Many counties share the same waiting list. For example, Ozarks Area Community Action Corporation (OACAC) serves 10 counties. If you live in one of these counties, you can download and print a section 8 application online. You can also visit your local PHA or the OACAC Central Office in Springfield to obtain and submit an application in person.

Otherwise, the application methods for Section 8 housing can differ by your county and the PHA that serves it. If you live in Crook, Deschutes or Jefferson County, you can apply for a housing voucher online.

Other housing authorities require that you come into their office to fill out an application. You may even call to request a Section 8 application via mail.

Keep in mind that this is considered your preliminary application. If you pass this screening process, then you will be placed on a waiting list. Once you reach the top of that list, you will need to further verify your eligibility.

If you meet all Section 8 requirements, then you will receive a notice via mail accepting you into the program. You will most likely be required to attend a briefing where you will be issued a voucher.

Understanding Section 8 Waiting Lists in Missouri

Due to the volume of applicants and the limited housing available, you can expect a Section 8 waiting list to be long. In fact, it is not rare to be on a waiting list for several years. Therefore, it is best to apply to as many PHAs as possible. While PHAs typically give preference to local residents, you may be able to obtain your voucher quicker by applying to lower populated areas.

Additionally, there may be other local preferences that can move you ahead of other families. Depending on your PHA, this may include having children, being homeless or being a veteran.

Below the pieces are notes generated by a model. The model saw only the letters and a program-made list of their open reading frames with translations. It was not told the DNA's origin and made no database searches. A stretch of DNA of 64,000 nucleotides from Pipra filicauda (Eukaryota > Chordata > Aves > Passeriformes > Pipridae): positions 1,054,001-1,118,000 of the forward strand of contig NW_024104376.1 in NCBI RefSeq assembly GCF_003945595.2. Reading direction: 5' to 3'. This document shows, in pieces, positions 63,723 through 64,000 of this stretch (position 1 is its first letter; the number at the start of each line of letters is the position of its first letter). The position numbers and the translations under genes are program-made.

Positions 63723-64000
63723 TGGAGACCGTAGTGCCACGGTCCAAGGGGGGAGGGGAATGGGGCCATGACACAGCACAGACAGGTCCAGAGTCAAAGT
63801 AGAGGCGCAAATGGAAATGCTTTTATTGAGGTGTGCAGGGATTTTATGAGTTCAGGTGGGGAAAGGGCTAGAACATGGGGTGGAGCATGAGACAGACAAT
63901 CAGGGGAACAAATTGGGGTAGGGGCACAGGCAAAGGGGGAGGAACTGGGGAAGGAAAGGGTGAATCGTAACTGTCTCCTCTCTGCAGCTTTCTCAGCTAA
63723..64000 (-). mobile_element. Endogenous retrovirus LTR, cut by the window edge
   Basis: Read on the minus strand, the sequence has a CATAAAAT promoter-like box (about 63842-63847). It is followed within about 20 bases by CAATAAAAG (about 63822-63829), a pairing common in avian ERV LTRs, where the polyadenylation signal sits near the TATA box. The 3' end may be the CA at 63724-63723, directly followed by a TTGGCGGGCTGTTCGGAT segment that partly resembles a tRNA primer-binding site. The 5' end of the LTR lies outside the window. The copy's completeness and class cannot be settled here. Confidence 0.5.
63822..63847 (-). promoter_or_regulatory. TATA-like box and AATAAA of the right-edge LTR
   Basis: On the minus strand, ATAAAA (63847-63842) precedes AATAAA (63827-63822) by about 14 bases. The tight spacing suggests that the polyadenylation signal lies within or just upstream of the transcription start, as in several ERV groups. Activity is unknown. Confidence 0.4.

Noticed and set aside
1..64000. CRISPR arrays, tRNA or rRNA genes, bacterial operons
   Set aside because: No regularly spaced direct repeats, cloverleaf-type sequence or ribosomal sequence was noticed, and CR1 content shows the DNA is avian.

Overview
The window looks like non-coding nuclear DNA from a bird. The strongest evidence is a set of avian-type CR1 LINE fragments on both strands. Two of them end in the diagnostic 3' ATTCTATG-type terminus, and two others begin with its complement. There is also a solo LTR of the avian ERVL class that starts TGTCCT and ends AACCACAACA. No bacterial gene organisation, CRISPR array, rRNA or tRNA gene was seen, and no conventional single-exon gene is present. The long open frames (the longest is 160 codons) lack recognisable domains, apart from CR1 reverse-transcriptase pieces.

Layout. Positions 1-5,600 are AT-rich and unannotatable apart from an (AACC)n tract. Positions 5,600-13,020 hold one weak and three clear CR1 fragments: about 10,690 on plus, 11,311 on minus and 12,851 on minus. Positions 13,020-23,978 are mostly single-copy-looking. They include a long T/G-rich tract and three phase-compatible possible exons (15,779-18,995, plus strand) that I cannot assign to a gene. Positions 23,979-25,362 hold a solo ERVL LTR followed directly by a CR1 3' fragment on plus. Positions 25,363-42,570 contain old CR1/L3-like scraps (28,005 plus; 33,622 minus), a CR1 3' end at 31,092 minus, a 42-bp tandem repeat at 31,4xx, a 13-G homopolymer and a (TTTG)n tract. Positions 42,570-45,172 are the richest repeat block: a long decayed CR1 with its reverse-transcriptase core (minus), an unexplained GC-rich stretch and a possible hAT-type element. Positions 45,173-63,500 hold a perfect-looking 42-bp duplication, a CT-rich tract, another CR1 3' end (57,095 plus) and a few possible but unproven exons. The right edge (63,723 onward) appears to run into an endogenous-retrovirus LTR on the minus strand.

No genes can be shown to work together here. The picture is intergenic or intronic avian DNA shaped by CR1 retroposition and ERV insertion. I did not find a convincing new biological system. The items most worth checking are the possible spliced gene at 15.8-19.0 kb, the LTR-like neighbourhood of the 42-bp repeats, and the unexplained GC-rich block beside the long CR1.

Nonetheless, it is very important that you frequently check your Section 8 waiting list status. You want to make sure that your contact information remains up to date in case a PHA attempts to get a hold of you.

It is also pertinent that you respond to any notification that you receive from a PHA regarding your application. In efforts to accommodate to needy families, PHAs will update their lists and remove households who are no longer eligible. If you are irresponsive, then you may be removed from your Section 8 waiting list.

Learn About Missouri Section 8 Housing Lists

Once you receive your Section 8 housing voucher, you will be given limited time to find a rental unit with a landlord that accepts it. In addition to finding a unit that meets the HUD’s standards, this can be a challenge.

While a landlord cannot reject you for having a Section 8 voucher, he or she can conduct a private screening to determine your risk as a tenant. This can include a background check or credit report check. Therefore, it may be difficult to prove if you are being discriminated against because of your income.

The best way to narrow your search is to browse through a Section 8 housing list. These are usually provided by your local PHA and contain HUD-approved properties that are owned by landlords who are willing to accept these vouchers.